Sunday, January 15, 2012

German Chocolate Cake

Dies ist ein dang guter Kuchen!
{Translation from German: This is one dang good cake!

We have a winner folks. This will definitely be getting posted to the "favorites" page.
I made a German Chocolate birthday cake for one of my family peeps and all who tasted it, raved about it.... all except the 5 year old, but that's ok. We'll let it slide this time.

I learned a bunch of new techniques while preparing this cake and honestly it was very easy to do, however, it does take a long time. This here is a 4 hour cake, my friends.
{I felt pretty good about making it in 4 hours since the recipe said it would take closer to 5 ;D }
Making this cake was full of a lot of firsts for me.
First time toasting coconut and pecans.
First time using a cake level.
First time using baker's chocolate.
First time using a simple syrup.
It was great! And, again, so easy!

German Chocolate Cake
Yields: four 8-inch round cake layers; about 16 servings
(or two 4-inch round cake layers, two 8-inch round cake layers and 12 cupcakes.)
For the cake:
 2 ounces semisweet chocolate, chopped (I used baker's chocolate)
 2 ounces unsweetened chocolate, chopped (I used baker's chocolate)
 6 tablespoons water
 8 ounces (2 sticks) unsalted butter, softened
 1 ¼ cup + ¼ cup sugar
 4 large eggs, separated
 2 cups all-purpose flour
 1 teaspoon baking powder
 1 teaspoon baking soda
 ½ teaspoon salt
 1 cup buttermilk, at room temperature
 1 teaspoon vanilla extract

For the filling:
 1 cup heavy cream
 1 cup sugar
 3 large egg yolks
 6 Tbsp (3 ounces) butter, cut into smallish pieces
 ½ teaspoon salt
 1 cup pecans, toasted and finely chopped (haha....don't forget to chop them)
 1 1/3 cups coconut (unsweetened or sweetened) toasted

For the syrup:
 1 cup water
 ¾ cup sugar
 3 teaspoons rum extract
{This makes quite a bit and you definitely won't use all of it so you could only make half or just save half in another container for later use. I would separate it before you use it on the cake so you don't get crumbs in it.}

For the chocolate ganache:
 8 ounces semisweet chocolate, chopped
 2 tablespoons light corn syrup (to make it shiny and pretty)
 1 ½ ounces unsalted butter
 1 cup heavy cream

{Adapted from David Lebovitz's Recipe}
Make your cake:
1. Prepare your cake pans with non-stick spray and/or line the bottoms with rounds of parchment paper. I just used non-stick spray and the cakes slid right out. Preheat the oven to 350°.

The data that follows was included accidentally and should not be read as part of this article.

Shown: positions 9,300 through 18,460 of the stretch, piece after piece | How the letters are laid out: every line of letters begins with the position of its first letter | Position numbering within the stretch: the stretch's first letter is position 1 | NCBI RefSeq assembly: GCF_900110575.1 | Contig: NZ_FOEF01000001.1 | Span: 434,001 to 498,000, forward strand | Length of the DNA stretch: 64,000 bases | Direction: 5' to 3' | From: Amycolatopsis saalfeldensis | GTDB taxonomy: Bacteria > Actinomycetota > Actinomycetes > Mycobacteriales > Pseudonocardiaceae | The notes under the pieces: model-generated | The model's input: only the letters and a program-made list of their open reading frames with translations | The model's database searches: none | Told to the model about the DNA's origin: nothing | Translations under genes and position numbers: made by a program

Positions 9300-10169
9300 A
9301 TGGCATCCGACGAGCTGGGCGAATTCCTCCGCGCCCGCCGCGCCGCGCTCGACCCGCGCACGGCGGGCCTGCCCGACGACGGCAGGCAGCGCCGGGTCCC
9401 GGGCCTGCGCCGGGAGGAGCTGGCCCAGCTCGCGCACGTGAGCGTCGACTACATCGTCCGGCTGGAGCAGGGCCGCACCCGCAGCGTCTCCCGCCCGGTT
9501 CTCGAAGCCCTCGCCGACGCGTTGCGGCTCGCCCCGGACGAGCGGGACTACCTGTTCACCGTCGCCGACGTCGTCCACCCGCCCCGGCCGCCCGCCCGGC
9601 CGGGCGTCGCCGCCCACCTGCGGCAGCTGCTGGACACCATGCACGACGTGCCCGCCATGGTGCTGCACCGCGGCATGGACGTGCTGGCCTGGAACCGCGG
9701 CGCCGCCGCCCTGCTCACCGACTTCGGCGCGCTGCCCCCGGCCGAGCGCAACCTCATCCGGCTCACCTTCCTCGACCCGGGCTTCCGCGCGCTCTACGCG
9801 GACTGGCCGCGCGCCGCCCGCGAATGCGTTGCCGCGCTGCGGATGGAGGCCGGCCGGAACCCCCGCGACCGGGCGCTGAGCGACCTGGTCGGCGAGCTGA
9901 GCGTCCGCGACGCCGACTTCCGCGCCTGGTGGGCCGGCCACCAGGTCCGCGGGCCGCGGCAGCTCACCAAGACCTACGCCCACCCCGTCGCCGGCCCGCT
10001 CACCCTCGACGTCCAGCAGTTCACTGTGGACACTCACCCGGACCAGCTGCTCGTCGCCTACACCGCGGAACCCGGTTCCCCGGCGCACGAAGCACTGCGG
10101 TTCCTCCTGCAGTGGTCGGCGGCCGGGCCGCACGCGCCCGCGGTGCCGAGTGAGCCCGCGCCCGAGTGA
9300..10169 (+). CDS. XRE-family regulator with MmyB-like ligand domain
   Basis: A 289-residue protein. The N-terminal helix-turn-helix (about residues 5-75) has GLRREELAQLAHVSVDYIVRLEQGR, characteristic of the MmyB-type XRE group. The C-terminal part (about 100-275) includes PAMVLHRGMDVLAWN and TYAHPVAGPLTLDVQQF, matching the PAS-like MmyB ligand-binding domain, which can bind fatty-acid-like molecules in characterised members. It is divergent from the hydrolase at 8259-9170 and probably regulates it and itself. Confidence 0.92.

2. Melt both chocolates together with the 6 tablespoons of water. Use either a double-boiler or a microwave. {I use the microwave} Stir until smooth, then set aside until room temperature.

Wait a second... what is this "baking chocolate" you speak of?
Baking chocolate is simply cooled and hardened chocolate liquer (mixed with some fat, often lecithin, to produce a solid) that may or may not have added sugar, lecithin, and vanilla (giving the different "bittersweet", "semisweet" and other types of baking chocolate.) It contains 50-58% cocoa butter. Traditionally it is not sweetend with any sugar so it may also be known as "unsweetened chocolate", or "cooking chocolate". Hmmm.... interesting.

The coolest thing about baker's chocolate is that it comes individually wrapped in 1 ounce portions.
I thought this was awesome!

3. In the bowl of an electric mixer, beat the butter and 1 ¼ cups of the sugar until light and fluffy, about 3 minutes. Beat in the melted chocolate, then the egg yolks, one at a time.
4. Mix together the flour, baking powder, baking soda, and salt. (P.S....I never sift)
5. Mix half of the dry ingredients into the creamed butter mixture, then the buttermilk and the vanilla extract, then the rest of the dry ingredients.
6. In a separate metal or glass bowl, beat the egg whites until they hold soft, droopy peaks.  I use a hand mixer. Beat in the ¼ cup of sugar until stiff peaks form (peak of mixture stands straight up without bending/curling).
7. Fold about one-third of the egg whites into the cake batter to lighten it, then fold in the remaining egg whites just until there’s no trace of egg white visible.
8. Divide the batter into the prepared cake pans (or cupcake tins) filling about half full, smooth the tops with a little shake or tap on the counter, and bake for about 45 minutes for 8 or 9-inch pans, 20 minutes for 4-inch pans and about 15 minutes for regular cupcakes. As always, test using a toothpick inserted into the center. It should come out clean. You may have noticed I often like to very slightly "undercook" my cakes so they finish cooking on the counter to ensure moistness but this cake will have so much moisture added that you don't really need to worry about the slight undercooking. Cool cake layers completely.
While the cakes are baking and cooling, make the filling, syrup, and ganache icing.
To make the filling:
1. Toast the coconut flakes and pecans by placing on a cookie sheet (I put them on the same tray) and bake at 350 degrees. (By-the-by, I used sweetened coconut because I couldn't find unsweetened. I really don't think it made a difference) Bake the pecans until they become aromatic, about 5 minutes. Toast the coconut until all is light brown, about 8 minutes. Stir them to prevent burning and get even browing. I removed the pecans before the coconut was done. All ovens are different so go by the smell and color more than the time. The aroma of coconut may make it a little harder to smell the pecans so pay attention and don’t scorch them. Once done, allow them to cool on the baking sheet.